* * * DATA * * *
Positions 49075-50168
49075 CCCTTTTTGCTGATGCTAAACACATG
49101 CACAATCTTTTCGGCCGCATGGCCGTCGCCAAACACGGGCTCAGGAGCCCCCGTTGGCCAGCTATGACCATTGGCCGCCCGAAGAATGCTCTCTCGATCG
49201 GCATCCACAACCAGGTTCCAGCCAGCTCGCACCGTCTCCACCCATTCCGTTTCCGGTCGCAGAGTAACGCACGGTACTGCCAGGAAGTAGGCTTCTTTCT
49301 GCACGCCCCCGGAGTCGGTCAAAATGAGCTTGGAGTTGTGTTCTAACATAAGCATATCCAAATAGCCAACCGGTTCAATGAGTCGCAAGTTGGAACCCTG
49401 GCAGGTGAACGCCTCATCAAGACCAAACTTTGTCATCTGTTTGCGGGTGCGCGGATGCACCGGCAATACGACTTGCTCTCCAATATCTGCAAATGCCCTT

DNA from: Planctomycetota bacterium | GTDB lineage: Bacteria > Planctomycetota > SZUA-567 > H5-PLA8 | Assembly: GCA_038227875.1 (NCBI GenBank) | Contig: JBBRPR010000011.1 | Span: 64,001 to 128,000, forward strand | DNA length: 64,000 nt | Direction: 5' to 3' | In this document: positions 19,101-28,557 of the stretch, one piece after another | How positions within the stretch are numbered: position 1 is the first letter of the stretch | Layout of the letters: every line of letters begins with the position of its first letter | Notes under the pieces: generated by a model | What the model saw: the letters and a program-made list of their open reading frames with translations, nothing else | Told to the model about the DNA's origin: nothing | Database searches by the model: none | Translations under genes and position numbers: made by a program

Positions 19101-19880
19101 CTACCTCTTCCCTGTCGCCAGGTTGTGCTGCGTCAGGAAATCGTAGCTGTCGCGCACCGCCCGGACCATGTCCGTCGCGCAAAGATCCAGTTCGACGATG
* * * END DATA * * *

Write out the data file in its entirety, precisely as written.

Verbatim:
Positions 49075-50168
49075 CCCTTTTTGCTGATGCTAAACACATG
49101 CACAATCTTTTCGGCCGCATGGCCGTCGCCAAACACGGGCTCAGGAGCCCCCGTTGGCCAGCTATGACCATTGGCCGCCCGAAGAATGCTCTCTCGATCG
49201 GCATCCACAACCAGGTTCCAGCCAGCTCGCACCGTCTCCACCCATTCCGTTTCCGGTCGCAGAGTAACGCACGGTACTGCCAGGAAGTAGGCTTCTTTCT
49301 GCACGCCCCCGGAGTCGGTCAAAATGAGCTTGGAGTTGTGTTCTAACATAAGCATATCCAAATAGCCAACCGGTTCAATGAGTCGCAAGTTGGAACCCTG
49401 GCAGGTGAACGCCTCATCAAGACCAAACTTTGTCATCTGTTTGCGGGTGCGCGGATGCACCGGCAATACGACTTGCTCTCCAATATCTGCAAATGCCCTT

DNA from: Planctomycetota bacterium | GTDB lineage: Bacteria > Planctomycetota > SZUA-567 > H5-PLA8 | Assembly: GCA_038227875.1 (NCBI GenBank) | Contig: JBBRPR010000011.1 | Span: 64,001 to 128,000, forward strand | DNA length: 64,000 nt | Direction: 5' to 3' | In this document: positions 19,101-28,557 of the stretch, one piece after another | How positions within the stretch are numbered: position 1 is the first letter of the stretch | Layout of the letters: every line of letters begins with the position of its first letter | Notes under the pieces: generated by a model | What the model saw: the letters and a program-made list of their open reading frames with translations, nothing else | Told to the model about the DNA's origin: nothing | Database searches by the model: none | Translations under genes and position numbers: made by a program

Positions 19101-19880
19101 CTACCTCTTCCCTGTCGCCAGGTTGTGCTGCGTCAGGAAATCGTAGCTGTCGCGCACCGCCCGGACCATGTCCGTCGCGCAAAGATCCAGTTCGACGATG